In today’s increasingly maturing and competitive markets, there are ever-rising challenges in how to differentiate and innovate in the business aviation arena. In many ways, this comes down to managing, understanding, and leveraging new technologies that are the ABCs of our future.
Specifically, these “ABC’s” are A: Artificial Intelligence, B: Biometrics and C: Connectivity. While all three of these concepts can create a fear of the unknown, the reality is that we can address these challenges by anticipating how they will impact our industry.
With regards to AI, it is important to note that the human-element is still essential, and we are far from living in the dystopian world that we saw in the Terminator movies. There are actually three levels of AI, which are analytics, human inspired, and humanized artificial intelligence – with the latter being when machines are self-aware and in control, and we are not nearly there yet.
The key is that AI should help to work out logical decision-making, where the human element will always play an important role. System design still lies with people, and these systems are not quite as advanced as we all think. Ultimately, if you have a problem you want to solve, and it’s big and requires lots of data, then AI could probably be the solution.
Meanwhile, biometrics is starting to make its way into airport terminals – with facial recognition being rolled out in 20 U.S. airports – with the goal of moving people along in their travels. In terms of business aviation, one opportunity lies in developing applications that help with creating invisible borders for seamlessly entering and exiting countries. This is a primary benefit for high-profile passengers, which are more common in business aviation.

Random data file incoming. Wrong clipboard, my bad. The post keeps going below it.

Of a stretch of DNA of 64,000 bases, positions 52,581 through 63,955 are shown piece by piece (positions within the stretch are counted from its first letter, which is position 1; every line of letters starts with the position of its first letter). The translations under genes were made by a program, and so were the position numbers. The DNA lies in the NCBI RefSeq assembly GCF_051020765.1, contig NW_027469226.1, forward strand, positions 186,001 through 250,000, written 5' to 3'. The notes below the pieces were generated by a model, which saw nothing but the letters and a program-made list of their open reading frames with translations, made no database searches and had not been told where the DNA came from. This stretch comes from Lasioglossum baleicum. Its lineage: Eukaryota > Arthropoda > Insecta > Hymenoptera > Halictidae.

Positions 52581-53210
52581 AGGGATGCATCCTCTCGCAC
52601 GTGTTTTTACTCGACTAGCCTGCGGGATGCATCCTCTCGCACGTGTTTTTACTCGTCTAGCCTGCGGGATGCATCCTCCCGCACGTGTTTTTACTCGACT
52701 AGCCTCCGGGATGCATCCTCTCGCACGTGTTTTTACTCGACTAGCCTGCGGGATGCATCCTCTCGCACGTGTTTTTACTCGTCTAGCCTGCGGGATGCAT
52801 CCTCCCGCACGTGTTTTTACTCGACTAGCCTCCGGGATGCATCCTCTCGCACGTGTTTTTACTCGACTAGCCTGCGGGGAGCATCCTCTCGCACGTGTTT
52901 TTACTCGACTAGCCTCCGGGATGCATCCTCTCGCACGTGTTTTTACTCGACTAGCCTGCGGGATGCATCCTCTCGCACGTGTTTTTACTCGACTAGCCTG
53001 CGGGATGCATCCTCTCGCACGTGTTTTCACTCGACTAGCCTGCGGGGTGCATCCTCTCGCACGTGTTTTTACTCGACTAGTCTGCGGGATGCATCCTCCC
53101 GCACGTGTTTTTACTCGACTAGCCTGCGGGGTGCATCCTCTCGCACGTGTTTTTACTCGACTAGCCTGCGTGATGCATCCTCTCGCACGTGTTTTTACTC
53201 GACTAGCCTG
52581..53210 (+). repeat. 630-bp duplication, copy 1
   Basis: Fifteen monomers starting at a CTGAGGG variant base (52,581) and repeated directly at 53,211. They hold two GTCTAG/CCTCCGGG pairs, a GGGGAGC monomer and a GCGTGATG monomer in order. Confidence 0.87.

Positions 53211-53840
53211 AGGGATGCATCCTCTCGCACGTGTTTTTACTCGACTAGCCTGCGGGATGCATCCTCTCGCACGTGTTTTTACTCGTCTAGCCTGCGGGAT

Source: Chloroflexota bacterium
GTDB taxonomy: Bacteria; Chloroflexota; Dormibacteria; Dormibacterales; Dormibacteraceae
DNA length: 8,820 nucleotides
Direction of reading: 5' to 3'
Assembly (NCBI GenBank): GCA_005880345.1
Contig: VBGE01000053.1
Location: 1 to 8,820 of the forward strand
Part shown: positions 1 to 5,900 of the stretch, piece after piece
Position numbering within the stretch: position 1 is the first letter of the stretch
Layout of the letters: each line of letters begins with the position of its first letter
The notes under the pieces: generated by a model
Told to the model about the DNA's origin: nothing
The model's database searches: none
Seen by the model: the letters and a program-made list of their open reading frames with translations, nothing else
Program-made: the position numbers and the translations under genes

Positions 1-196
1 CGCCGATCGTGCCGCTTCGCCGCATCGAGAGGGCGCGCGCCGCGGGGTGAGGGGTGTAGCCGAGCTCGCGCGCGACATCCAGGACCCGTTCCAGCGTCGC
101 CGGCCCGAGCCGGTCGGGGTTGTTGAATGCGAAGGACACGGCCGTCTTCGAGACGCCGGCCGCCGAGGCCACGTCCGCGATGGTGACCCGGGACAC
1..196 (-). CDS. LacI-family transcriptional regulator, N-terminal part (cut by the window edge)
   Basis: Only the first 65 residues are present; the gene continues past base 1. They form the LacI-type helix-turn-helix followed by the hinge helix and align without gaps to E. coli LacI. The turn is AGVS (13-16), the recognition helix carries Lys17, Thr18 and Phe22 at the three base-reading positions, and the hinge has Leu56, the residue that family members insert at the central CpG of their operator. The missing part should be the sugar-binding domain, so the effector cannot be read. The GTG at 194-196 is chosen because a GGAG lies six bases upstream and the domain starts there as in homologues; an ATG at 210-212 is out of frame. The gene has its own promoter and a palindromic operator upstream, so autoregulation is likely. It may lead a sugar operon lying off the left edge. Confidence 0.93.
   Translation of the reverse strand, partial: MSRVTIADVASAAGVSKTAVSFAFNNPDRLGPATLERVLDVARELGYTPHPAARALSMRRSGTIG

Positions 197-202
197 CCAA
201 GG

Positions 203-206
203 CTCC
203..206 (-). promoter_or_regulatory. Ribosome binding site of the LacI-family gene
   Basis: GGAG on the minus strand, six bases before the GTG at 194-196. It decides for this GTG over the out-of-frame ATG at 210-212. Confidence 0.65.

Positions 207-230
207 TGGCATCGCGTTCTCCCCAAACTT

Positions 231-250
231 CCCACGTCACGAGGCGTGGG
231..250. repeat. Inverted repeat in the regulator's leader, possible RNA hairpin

In terms of connectivity, the launch of near-Earth orbiting satellites and the future-focus of ever faster networks will create a fully connected ecosystem, on the ground and in the air. Now is an ideal time to consider how having access to ubiquitous data will impact the overall passenger experience, and the wider airspace management system.
Are the ABCs of business aviation an opportunity or a threat? Understanding the value and difference between the roles of technology and humans when looking over the horizon is critical. Processes and analytics exist to complement the human touch and judgment. In other words, technology should be used to meet human goals, as well as enhance our lives and the passenger experience.
Of course, fully predicting the future can be difficult when it comes to technology adoption. However, being prepared – and knowing your ABCs – can help in creating more differentiation and a much stronger competitive advantage.